Californian 3D printer manufacturer VELO3D has announced a joint development agreement with semiconductor specialist Lam Research to advance 3D metal printing for semiconductor applications. Lam’s investment arm, Lam Capital, will also be investing an undisclosed amount in VELO’s 3D printing technology, ultimately aiming to scale up its own additive manufacturing part volume in the next five years.
Kevin Jennings, senior vice president of Global Operations at Lam Research, states: “This joint development arrangement aligns well with Lam’s mission to continuously seek new technologies that push the limits of product design and manufacturing. We are excited to lead the semiconductor industry in delivering value to our customers from AM.”
Joint development agreement
The collaborative effort will see the development of new novel metal alloys and processes for use with VELO’s Sapphire 3D printer. Lam intends to use the system to produce proprietary wafer fabrication tooling – the equipment used to manufacture nano-scale semiconductor components and integrated circuits. With its investment, Lam believes the Sapphire system is more than capable of producing the fine features and complex 3D structures found in 21st century electronic devices.
Jennings adds, “Lam Research is leveraging additive manufacturing as a driver of the innovation that enables our customers to build smaller, faster, more powerful, and power-efficient electronic devices for everyday use.”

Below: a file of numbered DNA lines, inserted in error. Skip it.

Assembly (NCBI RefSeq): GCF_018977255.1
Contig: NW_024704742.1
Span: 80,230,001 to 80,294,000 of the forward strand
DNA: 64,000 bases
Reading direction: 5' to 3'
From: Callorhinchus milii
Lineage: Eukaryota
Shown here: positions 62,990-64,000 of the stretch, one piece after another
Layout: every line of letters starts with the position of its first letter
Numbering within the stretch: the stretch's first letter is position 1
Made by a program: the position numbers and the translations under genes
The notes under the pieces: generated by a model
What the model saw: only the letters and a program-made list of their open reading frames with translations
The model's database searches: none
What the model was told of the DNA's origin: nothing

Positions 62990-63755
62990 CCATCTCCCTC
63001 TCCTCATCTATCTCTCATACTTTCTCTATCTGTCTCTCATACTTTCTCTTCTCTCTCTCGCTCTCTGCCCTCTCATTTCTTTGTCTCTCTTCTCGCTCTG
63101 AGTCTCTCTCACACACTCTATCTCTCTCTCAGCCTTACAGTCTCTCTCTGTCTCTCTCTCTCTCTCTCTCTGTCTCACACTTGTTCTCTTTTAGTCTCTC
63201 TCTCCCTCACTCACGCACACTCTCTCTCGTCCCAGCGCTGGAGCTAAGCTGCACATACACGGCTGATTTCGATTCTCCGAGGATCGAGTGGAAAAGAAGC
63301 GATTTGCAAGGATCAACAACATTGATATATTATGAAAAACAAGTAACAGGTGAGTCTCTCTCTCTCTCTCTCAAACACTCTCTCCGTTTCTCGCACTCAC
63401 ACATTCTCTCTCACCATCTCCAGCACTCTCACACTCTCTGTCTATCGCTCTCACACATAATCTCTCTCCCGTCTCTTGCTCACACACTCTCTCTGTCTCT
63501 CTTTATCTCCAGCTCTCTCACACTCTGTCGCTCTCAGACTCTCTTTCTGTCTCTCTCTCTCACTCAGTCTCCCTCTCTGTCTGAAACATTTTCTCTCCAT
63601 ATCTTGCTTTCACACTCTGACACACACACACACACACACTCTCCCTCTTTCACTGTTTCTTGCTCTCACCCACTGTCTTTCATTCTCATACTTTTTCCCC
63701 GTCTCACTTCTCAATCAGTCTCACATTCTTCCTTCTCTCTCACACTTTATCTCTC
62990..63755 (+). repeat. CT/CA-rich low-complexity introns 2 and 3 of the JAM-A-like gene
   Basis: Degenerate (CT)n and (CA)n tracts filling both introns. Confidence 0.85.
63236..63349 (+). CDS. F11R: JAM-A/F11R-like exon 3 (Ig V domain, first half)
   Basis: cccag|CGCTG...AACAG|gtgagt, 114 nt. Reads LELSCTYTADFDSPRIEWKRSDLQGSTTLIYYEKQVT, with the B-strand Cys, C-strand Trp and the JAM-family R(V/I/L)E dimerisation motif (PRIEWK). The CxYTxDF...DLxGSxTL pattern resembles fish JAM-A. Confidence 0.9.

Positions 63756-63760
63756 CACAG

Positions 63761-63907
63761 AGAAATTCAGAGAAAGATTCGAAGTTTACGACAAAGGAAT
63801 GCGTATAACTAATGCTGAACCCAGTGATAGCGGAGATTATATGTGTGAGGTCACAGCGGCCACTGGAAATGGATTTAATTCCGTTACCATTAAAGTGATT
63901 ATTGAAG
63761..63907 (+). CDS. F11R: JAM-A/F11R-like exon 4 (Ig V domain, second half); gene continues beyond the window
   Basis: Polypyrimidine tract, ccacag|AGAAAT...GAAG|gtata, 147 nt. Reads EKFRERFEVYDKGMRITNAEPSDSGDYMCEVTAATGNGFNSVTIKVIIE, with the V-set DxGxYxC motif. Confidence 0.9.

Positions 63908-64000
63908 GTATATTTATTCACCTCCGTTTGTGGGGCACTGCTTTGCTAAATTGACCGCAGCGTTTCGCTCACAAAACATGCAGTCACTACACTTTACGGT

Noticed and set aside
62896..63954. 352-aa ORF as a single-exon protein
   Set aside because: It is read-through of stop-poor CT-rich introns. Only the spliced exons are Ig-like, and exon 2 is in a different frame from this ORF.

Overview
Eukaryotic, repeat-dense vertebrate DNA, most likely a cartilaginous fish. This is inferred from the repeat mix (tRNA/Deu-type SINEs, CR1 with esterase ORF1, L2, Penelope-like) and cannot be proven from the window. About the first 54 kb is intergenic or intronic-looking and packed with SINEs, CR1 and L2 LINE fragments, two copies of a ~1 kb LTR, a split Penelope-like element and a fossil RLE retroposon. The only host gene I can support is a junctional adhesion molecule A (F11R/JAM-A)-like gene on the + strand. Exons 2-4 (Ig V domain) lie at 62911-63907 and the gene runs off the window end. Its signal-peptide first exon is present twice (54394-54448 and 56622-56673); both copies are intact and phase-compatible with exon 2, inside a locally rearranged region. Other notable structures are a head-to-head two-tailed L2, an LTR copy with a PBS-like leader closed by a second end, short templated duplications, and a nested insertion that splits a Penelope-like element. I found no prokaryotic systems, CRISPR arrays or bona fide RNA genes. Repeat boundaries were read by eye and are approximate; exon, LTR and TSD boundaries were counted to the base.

Additive manufacturing and semiconductors
Semiconductor manufacturing is the epitome of high-volume production, whereby billions of silicon ‘on/off switches’ are packed into the microprocessing chips found in all of our digital devices. It requires the highest levels of repeatability, consistency, and precision control down to near-atomic scales. As such, the precise tooling will need an equally precise manufacturing method.
VELO’s Sapphire system is a laser-based powder bed fusion 3D printer, whereby a high power laser scans over a chamber of powder, fusing the individual granules into solid layers. The process, by nature, optimizes raw material use and is capable of producing complex geometries which would otherwise be impossible.
Benny Buller, CEO and founder of VELO3D, concludes: “VELO3D is well positioned to provide confidence in metal 3D printing due to our calibration, metrology, and digital traceability capabilities. This relationship aims to accelerate Lam’s journey of continuous innovation toward producing equipment that creates cutting-edge microprocessors, memory devices, and numerous related product types.”
The Lam investment is just one of many received by VELO this year, as the company announced in June that it had raised $12M in capital with the addition of new strategic investors. The Series D funding round took the manufacturer’s total funding to an impressive $150M. Also in June, VELO made the announcement that it had received its largest Sapphire 3D printer order in its two year history. The order came from an existing unnamed aerospace customer and totaled $20M.
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Featured image shows VELO3D’s Sapphire 3D printer. Photo via VELO3D.